The Tweezer is one of the most experimental pieces of music Phish has played, though it doesn't get the attention of the other experimental Tweezers they played that summer. If you want to know what makes Phish different from any other band out there, this Tweezer is as good an example as any.
The first set is almost all meat and no filler. FEFY is stunningly strong, with Trey's soloing on the outro much more passionate than is typical. Unfortunately the Reba is short and not very fulfilling.
Stash is an experiment in exploration, with playing that at times seems to go multiple directions at once. This dissonance is a bit of a mind-melt, with minor chords and furious, fuzzy chaos. Not beautiful, but searching.
One of only two Fluffheads of the Summer '95 tour was much more palatable to this crowd and it's a punchy, tight version.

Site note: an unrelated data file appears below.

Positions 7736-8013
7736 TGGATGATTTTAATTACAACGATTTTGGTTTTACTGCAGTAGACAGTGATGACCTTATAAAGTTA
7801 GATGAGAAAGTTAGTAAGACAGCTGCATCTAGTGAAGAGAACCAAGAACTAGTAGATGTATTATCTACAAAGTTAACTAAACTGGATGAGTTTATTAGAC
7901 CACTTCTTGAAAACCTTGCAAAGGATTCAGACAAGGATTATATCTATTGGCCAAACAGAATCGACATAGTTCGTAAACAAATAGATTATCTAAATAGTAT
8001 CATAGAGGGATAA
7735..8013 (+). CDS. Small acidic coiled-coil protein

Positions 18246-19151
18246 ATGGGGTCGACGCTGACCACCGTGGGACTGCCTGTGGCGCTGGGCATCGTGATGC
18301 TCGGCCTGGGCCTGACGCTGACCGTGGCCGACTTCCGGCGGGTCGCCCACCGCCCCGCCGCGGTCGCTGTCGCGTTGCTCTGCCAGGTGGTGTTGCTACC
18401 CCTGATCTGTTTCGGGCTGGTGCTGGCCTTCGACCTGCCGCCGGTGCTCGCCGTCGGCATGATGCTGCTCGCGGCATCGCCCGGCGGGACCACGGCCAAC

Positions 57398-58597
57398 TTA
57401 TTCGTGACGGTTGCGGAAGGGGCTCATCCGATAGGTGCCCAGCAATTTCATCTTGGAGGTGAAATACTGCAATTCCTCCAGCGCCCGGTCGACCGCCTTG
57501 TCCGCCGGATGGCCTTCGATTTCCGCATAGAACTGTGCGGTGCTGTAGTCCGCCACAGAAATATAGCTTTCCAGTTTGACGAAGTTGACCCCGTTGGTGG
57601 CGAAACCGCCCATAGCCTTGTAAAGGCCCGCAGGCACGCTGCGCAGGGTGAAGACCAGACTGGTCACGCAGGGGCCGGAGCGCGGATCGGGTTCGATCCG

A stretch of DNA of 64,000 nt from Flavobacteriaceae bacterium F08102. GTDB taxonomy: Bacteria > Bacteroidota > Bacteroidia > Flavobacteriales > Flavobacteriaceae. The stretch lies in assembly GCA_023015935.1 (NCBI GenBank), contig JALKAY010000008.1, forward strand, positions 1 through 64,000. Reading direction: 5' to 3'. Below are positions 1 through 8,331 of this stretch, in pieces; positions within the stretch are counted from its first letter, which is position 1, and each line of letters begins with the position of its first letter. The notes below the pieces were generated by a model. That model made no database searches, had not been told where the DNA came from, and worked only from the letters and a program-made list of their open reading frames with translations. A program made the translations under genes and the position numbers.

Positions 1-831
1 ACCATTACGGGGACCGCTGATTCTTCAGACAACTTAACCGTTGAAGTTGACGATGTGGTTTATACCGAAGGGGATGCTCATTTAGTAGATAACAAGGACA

After standard versions of Sample and Poor Heart, the band launches into the Tweezer, a 30 minute journey of truly adventurous, hang on for the ride music. A video of this Tweezer has been posted on YouTube and is worth checking out. CK5 lights the band sparsely for most of the song.
The jam starts wandering at around the 6 minute mark,but gets really interesting at the 10 minute mark. At 14 minutes it takes off into a full-on gallop, with Dave's Energy Guide emerging from the weirness. At 20 minutes on it gets really dark and deep-- this is chaotic out-of-this-world Phish, really dissonant. The Cannonball "jam" emerges organically out of the jam, and Trey sings only one line of the song.
While this Tweezer isn't entirely successful throughout, there are sections of beautiful playing. More importantly (to me) is the willingness of the band to throw caution to the wind and keep pressing forward. The difference here compared to Phish 3.0, is that in 1995, even if the exploration isn't working completely, they choose to press on instead of Trey pulling the plug.
They jump off the deep end in this Tweezer, and that risk-taking is what has kept me coming back all these years.